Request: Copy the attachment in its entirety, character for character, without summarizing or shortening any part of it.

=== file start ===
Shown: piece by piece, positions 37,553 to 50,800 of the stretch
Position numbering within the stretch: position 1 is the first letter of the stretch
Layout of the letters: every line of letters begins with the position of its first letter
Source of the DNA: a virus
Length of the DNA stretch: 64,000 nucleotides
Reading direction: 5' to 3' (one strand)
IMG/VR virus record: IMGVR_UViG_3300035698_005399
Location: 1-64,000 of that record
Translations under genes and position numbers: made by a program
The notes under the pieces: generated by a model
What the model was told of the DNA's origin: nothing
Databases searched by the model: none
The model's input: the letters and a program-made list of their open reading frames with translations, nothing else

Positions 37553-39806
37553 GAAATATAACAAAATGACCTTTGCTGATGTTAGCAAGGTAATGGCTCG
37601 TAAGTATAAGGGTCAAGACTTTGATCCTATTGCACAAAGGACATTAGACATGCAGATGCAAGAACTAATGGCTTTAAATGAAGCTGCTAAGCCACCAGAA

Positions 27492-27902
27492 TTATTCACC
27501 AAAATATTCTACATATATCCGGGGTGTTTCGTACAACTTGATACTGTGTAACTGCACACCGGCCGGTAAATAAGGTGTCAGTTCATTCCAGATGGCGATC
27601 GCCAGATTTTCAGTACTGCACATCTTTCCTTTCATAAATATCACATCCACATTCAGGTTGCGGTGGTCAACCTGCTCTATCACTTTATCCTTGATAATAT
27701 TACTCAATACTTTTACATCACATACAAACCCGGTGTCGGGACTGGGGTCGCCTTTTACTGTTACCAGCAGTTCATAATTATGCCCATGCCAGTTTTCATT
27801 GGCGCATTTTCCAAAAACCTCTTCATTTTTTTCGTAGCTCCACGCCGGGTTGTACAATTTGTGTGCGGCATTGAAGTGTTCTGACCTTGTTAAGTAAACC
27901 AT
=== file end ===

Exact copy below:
Shown: piece by piece, positions 37,553 to 50,800 of the stretch
Position numbering within the stretch: position 1 is the first letter of the stretch
Layout of the letters: every line of letters begins with the position of its first letter
Source of the DNA: a virus
Length of the DNA stretch: 64,000 nucleotides
Reading direction: 5' to 3' (one strand)
IMG/VR virus record: IMGVR_UViG_3300035698_005399
Location: 1-64,000 of that record
Translations under genes and position numbers: made by a program
The notes under the pieces: generated by a model
What the model was told of the DNA's origin: nothing
Databases searched by the model: none
The model's input: the letters and a program-made list of their open reading frames with translations, nothing else

Positions 37553-39806
37553 GAAATATAACAAAATGACCTTTGCTGATGTTAGCAAGGTAATGGCTCG
37601 TAAGTATAAGGGTCAAGACTTTGATCCTATTGCACAAAGGACATTAGACATGCAGATGCAAGAACTAATGGCTTTAAATGAAGCTGCTAAGCCACCAGAA

Positions 27492-27902
27492 TTATTCACC
27501 AAAATATTCTACATATATCCGGGGTGTTTCGTACAACTTGATACTGTGTAACTGCACACCGGCCGGTAAATAAGGTGTCAGTTCATTCCAGATGGCGATC
27601 GCCAGATTTTCAGTACTGCACATCTTTCCTTTCATAAATATCACATCCACATTCAGGTTGCGGTGGTCAACCTGCTCTATCACTTTATCCTTGATAATAT
27701 TACTCAATACTTTTACATCACATACAAACCCGGTGTCGGGACTGGGGTCGCCTTTTACTGTTACCAGCAGTTCATAATTATGCCCATGCCAGTTTTCATT
27801 GGCGCATTTTCCAAAAACCTCTTCATTTTTTTCGTAGCTCCACGCCGGGTTGTACAATTTGTGTGCGGCATTGAAGTGTTCTGACCTTGTTAAGTAAACC
27901 AT